The Untold Story of Christmas
Dr. Jim Denison
Over the years that I have been a preacher, I have presented many messages as monologues. I have been Joseph, Mary’s husband; a shepherd at Christmas; I’ve been the thief on the cross; Samuel of the Old Testament; the innkeeper in Bethlehem; even a Wise Man. But I’ve never strained the borders of incredulity more than today, for this day I wish to speak to you as an angel. Not a fallen angel (more appropriate type casting, many would say), but one of God’s heavenly host.
I’d like us to view Christmas through the eyes of an angel who first announced the birth of the Messiah. I want us to see this event, its history, and its significance as one of those heavenly messengers might have seen it all. Let’s listen to his story, and see what it says to ours.
The ministry of angels
Good morning. My name is Malkiah. I am one of God’s angels, sent today as his messenger to you. I can see that you are surprised. Don’t be. This is what we angels do, more often than you might imagine. I’m sure you’ve met some of my colleagues before—you just didn’t know it at the time. But more of that in a moment.
For those of you who are not familiar with angels, perhaps a little introduction is in order.
“Angel” means “messenger,” for this is our ministry. The Holy God created us to worship him and to lead others to worship him. To proclaim his love, justice, and grace to his creation, across all time and eternity.
We are much more common than you might think—we’re mentioned 108 times in your Old Testament, and 165 in your New Testament. David wrote in your Psalm 68 that we number “tens of thousands” (v. 17); John’s Revelation numbered us as 10,000 times 10,000; our Creator said that we are as many as the stars in his heavens (Job 38:7).
We were present at the creation of the universe (Job 38:7). We talked with Abraham, and delivered Lot and his family from Sodom (Genesis 18-19); we appeared to Jacob (Genesis 28:12); we called Moses to deliver the Jews from Egypt (Exodux 3:2,10) and led Israel through the wilderness (Exodus 14:19; 23:20). We led judges such as Gideon and Manoah, protected Daniel from the lions, and appeared often to the prophets.
In your New Testament we freed the apostles from prison (Acts 5:19), directed Philip to Samaria (8:26) and Cornelius to Peter (10:1-7), delivered Peter from prison (12:5-11), and encouraged Paul at sea (27:23-25). We are present all through John’s Revelation, in worship and proclamation.
And most important of all, we worked with the Lord Jesus all through his ministry on earth. We announced his birth to Mary, and led Joseph to make her his wife and raise Jesus as his son. We led Joseph to save Mary from Herod, and to settle in Galilee.
We ministered to the Lord in his temptations by the enemy, and protected and empowered him all through his ministry. We strengthened him in Gethsemane. We rolled away the stone at his resurrection, and announced his return to life. We were present at his ascension back to the Father, and promised his Second Coming to your planet.
And we will come back with him when he returns (Matthew 25:31); we will gather together his people and judge all mankind (Matthew 13:41-42); we will defeat Satan once and for all (Revelation 12:7-9); and we will spend eternity in the worship of Jehovah God.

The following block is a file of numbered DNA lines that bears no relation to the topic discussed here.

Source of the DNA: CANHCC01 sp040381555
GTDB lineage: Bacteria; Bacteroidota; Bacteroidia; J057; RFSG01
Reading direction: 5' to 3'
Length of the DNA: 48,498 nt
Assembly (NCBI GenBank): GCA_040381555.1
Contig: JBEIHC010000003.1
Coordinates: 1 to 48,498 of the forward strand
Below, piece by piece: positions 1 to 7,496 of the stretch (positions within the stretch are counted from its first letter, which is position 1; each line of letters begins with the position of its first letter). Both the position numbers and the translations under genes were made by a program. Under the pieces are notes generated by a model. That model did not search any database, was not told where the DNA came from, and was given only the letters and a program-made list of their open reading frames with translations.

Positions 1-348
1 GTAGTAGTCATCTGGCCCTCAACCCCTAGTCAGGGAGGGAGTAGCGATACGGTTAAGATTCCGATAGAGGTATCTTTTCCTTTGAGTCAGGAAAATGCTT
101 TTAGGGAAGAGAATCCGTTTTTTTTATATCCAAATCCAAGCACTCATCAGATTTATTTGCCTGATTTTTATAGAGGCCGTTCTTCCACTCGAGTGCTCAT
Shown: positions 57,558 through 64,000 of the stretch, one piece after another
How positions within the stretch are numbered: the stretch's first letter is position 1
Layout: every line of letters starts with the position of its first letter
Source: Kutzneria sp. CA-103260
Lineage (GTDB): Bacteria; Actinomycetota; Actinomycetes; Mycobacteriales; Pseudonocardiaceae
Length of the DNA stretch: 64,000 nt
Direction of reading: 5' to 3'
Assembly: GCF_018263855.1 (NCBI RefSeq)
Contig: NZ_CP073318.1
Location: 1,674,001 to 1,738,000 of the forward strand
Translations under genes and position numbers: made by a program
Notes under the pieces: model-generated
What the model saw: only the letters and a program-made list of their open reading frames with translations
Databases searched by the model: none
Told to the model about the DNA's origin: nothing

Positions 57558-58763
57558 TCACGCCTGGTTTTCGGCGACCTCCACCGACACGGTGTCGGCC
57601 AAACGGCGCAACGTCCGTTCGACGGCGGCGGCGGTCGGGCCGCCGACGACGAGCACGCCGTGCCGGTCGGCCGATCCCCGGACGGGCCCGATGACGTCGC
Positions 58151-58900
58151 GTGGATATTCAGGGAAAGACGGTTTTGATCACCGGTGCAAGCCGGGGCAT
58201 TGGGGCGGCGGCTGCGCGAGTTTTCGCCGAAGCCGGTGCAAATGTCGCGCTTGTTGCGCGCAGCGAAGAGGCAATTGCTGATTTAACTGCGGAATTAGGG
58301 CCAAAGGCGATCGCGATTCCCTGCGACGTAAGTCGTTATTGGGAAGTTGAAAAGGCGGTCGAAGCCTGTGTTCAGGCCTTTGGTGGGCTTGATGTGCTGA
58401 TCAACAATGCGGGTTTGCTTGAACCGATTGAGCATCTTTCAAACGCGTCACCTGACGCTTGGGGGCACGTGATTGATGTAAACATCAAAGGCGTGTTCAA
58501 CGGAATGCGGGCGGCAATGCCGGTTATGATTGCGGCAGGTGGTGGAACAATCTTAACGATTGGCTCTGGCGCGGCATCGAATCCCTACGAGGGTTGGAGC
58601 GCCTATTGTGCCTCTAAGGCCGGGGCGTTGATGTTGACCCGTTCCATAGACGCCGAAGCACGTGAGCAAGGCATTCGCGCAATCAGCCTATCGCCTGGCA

The grace of angels
All through eternity, our purpose has been one of grace. We exist to help you do what you cannot do without us. To guide you, guard you, empower you, lead you to God and to the abundant life he wants for you. God created us to bring you his grace.
And the single greatest mistake I have watched you humans make all through your history is to reject that grace. To live your lives as though there were no God; to be independent, self-reliant, self-determined. To do life in your own way, and expect God to bless it. To choose works, while God chooses grace.
It was so in the beginning, with Adam and Eve. They knew God’s will, but chose to ignore it. They chose their own power, their own ambitions, their own desires. They chose to become their own gods, rejecting the grace of their Creator. And our God had to send us to drive them from Eden and bar their way to the tree of life. Even this was an act of grace—to keep them from living forever in their fallen state. They chose works, but God chose grace.
Abraham chose to sire a son by Hagar rather than waiting on God’s grace through Sarah. We were sent to offer grace to Hagar, comforting her and saving the life of her son Ishmael. To this day there is conflict in that region of the world between the two sons of Abraham. All because they chose works, while God chose grace.
In your New Testament the Sadducees arrested the apostles for preaching the truth, making themselves to be their judges and gods, choosing the works of legalism. We freed those preachers and sent them back into the temple courts to preach the grace of God (Acts 5:17-21). The religious leaders chose works, while God chose grace.
Still later King Herod jailed Peter, intending to execute that servant of God to please the religious authorities. But we freed Peter to preach his message of forgiveness and grace to the world, and brought just condemnation upon the King who refused the grace of God (Acts 12:1-19, 23). The king chose works, while God chose grace.
The grace of Christmas
But we never brought the message of God’s grace more powerfully to earth than on that night 2006 years ago in Bethlehem. Our Lord had been planning since the creation of the world for this great day.